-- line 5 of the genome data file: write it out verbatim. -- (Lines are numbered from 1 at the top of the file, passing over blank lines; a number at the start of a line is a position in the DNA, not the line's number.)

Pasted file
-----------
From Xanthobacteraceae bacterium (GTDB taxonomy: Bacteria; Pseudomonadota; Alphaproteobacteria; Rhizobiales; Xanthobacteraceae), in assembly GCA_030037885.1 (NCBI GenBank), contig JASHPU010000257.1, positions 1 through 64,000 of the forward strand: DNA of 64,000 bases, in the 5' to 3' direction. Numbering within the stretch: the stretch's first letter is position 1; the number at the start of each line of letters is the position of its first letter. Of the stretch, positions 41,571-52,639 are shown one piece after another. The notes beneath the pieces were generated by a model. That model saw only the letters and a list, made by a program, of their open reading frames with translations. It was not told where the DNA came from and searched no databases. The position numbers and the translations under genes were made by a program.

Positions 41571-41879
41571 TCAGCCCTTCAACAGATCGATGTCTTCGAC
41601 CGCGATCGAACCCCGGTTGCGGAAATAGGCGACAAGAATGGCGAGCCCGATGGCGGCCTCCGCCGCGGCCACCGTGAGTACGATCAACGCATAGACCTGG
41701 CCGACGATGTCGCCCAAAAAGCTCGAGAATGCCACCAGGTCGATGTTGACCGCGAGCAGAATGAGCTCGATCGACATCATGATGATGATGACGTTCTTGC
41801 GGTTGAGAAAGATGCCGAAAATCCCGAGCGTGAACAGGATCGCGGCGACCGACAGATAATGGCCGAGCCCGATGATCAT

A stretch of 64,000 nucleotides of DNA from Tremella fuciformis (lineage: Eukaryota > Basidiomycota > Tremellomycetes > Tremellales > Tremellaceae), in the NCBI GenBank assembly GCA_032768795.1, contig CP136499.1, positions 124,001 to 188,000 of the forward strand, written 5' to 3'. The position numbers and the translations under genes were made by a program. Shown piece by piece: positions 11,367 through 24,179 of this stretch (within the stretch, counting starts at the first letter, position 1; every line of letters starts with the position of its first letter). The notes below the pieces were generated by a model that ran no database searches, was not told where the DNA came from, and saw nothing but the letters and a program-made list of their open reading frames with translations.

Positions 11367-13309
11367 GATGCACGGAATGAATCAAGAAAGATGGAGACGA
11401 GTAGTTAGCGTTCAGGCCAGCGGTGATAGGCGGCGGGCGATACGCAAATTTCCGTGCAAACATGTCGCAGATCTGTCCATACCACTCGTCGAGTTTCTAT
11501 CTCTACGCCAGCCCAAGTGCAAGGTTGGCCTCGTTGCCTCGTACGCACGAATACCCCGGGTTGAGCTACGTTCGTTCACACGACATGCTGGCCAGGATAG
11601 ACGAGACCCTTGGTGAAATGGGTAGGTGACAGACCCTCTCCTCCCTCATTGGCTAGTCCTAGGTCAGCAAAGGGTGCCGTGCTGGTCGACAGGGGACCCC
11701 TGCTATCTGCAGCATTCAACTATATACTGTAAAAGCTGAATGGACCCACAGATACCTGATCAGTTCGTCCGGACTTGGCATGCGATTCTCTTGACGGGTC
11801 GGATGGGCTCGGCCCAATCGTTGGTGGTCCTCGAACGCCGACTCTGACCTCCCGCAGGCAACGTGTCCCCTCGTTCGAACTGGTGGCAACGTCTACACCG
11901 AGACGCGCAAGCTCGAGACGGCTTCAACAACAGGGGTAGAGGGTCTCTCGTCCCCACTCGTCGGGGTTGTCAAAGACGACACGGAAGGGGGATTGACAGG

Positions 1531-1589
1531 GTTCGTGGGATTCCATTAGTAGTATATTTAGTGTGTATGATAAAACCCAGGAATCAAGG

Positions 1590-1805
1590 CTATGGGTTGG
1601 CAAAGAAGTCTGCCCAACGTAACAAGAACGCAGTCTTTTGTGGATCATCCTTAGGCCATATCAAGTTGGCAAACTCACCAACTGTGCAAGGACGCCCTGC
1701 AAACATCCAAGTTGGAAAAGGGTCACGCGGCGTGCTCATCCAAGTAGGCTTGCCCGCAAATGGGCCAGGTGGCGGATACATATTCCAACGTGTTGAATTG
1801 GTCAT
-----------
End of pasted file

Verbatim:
41701 CCGACGATGTCGCCCAAAAAGCTCGAGAATGCCACCAGGTCGATGTTGACCGCGAGCAGAATGAGCTCGATCGACATCATGATGATGATGACGTTCTTGC